Bunco Etiquette

According to the World Bunco Association[1], Bunco began as a progressive dice game in England, later being imported to the American West as a gambling activity. It was not until after the Civil War that it evolved to a popular parlor game. The Association states that during Prohibition, Bunco as a gambling game was re-popularized and the term “Bunco-Squad” was born, referring to law-enforcement groups that busted up Bunco Gaming. Bunco as a family game saw a resurgence in popularity in the 1980s. Although re-released in 2005 with a tagline reading “The game that’s sweeping the nation,” sales were initially low though senior citizens and young adults alike have found interest in the game[
In recent years, the game has seen a resurgence in popularity in
America, particularly among suburban women. As it is played today, Bunco is a social dice game involving 100% luck and no skill (there are no decisions to be made)[2], scoring and a simple set of rules. Women who are part of a Bunco club take turns as the Bunco hostess, providing snacks, refreshments and the tables to set up the games. The hostess may also provide a door prize. Small amounts of money can be involved as well. The object of the game is to accumulate points and to roll certain combinations. The winners get prizes (provided by the hostess or pooled from the club resources) for accomplishments such as the highest score, the lowest score, or the most buncos. Prizes frequently center on themes associated with the game such as fancy dice, dice embedded in soap, t-shirts featuring illustrations of dice, etc. http://en.wikipedia.org/wiki/Bunco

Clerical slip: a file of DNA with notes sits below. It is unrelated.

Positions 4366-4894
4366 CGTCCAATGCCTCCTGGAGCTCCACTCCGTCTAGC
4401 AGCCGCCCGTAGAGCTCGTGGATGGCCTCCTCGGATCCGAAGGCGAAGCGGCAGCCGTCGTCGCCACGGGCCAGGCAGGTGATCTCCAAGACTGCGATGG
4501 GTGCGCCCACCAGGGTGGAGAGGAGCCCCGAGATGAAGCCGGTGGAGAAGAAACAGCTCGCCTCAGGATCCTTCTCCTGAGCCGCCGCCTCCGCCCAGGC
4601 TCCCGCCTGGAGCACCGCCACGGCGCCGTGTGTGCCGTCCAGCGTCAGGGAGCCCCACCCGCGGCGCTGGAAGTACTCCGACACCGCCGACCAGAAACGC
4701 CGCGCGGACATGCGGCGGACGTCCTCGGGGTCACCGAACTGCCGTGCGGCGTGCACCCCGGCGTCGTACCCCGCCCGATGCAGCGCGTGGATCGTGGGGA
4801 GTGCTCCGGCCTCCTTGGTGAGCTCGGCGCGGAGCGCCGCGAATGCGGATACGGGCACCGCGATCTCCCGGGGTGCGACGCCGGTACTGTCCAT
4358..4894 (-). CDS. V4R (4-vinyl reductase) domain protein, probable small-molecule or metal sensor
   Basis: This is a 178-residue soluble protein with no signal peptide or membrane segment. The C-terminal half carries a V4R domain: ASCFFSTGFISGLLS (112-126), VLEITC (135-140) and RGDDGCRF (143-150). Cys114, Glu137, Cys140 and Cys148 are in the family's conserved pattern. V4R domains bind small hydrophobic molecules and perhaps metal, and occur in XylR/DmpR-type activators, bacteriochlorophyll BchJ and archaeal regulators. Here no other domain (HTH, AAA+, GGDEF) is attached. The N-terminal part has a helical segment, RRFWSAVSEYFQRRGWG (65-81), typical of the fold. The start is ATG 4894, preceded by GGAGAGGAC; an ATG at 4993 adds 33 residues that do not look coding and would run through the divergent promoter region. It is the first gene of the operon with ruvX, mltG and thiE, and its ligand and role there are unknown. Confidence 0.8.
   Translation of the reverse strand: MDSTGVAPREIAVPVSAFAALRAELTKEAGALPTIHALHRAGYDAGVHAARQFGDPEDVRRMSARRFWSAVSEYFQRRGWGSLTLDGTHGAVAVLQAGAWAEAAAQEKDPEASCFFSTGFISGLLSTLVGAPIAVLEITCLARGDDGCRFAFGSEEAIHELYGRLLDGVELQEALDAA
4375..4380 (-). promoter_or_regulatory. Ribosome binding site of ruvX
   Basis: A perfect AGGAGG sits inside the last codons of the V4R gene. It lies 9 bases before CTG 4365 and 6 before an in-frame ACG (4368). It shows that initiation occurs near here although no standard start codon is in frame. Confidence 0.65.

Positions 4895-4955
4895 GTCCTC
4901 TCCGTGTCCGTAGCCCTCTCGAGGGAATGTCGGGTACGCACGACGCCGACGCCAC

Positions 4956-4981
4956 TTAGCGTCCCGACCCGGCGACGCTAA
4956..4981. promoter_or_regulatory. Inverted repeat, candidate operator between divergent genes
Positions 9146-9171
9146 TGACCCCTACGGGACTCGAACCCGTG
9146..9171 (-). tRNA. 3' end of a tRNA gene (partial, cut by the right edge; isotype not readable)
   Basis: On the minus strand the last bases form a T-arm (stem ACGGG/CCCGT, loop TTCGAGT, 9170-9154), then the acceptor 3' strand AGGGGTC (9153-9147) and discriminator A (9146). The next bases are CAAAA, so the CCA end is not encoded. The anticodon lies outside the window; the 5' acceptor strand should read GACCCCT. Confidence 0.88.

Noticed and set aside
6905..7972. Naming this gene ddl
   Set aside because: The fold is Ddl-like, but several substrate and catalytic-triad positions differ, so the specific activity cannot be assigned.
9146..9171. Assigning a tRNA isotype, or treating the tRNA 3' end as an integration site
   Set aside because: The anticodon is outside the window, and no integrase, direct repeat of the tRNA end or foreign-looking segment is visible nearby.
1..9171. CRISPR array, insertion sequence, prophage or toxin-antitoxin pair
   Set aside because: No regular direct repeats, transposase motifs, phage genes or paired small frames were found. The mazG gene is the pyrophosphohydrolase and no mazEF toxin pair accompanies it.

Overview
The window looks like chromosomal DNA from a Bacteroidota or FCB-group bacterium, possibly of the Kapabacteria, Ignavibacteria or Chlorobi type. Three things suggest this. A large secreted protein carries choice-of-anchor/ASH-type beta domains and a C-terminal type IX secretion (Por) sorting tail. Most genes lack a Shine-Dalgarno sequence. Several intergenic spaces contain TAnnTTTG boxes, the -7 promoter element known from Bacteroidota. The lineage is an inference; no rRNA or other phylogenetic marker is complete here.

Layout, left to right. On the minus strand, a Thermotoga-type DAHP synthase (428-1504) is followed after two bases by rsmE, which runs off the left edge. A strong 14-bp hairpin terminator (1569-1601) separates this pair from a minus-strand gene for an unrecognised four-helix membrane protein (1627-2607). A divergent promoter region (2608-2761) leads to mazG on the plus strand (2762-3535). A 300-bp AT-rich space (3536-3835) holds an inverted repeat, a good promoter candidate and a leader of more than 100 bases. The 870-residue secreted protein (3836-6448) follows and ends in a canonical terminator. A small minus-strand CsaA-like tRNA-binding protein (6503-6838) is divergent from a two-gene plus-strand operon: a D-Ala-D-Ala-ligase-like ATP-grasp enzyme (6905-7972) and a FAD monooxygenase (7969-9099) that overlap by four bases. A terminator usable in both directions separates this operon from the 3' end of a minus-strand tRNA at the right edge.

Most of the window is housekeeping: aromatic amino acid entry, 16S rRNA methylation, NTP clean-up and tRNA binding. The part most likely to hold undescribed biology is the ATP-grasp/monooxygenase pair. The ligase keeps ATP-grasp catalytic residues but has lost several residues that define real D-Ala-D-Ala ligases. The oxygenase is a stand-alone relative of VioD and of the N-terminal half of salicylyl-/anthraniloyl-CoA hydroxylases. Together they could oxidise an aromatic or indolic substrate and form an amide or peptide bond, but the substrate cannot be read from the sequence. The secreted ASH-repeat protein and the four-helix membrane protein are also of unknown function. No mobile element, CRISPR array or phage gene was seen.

So there’s your brief history of Bunco…

I’m not saying our group is better than the definition, but we roll a pretty good dice game once a month. The hostess normally has a theme which the prizes are part of, and we have 3 prizes – Winner, Loser and Travel – which is the last person to roll a full bunco of a predetermined #. And she ALWAYS has alcohol…
  • I’d now like to address a few etiquette “by-laws” if you will:
    It’s always polite to “pass the dice” to the next person in succession at your table. This is a pretty subtle move, but a gesture to let the next person know “hey, it’s ok to grab the dice” otherwise you’ll probably get your hand slapped. It’s very much similar to the black jack dealer showing that all bets are in and the next portion of the game is beginning – if that makes sense… it does to me.
  • Another politeness is that the other 3 at the table should count along {out loud} the number of rolls/points the roller is up to – and it helps to do it in a sing-song fashion, the cadence helps when Bunco becomes Drunko. We’ve also determined to that this will come in handy if we ever have to teach a toddler to count… to about 6 – we’ve got that covered!

{thanks to AB for highlighting these “rules”}

I love going to Bunco each month, it’s fun and relaxing and as you read in the definition, there is no skill nor thinking involved which is great! My mom played Bunco when I was little {like 3 and 4}, it was a huge ordeal when she hosted, she always made perfect little party treats and I always got to taste them! The highlight of the evening was that my dad and I got to go out to eat Chinese food which NEVER happened since my parents were pretty poor back then. In hindsight, however, Chinese food in Southeast Arkansas probably wasn’t such a treat, might should have been scared of that…


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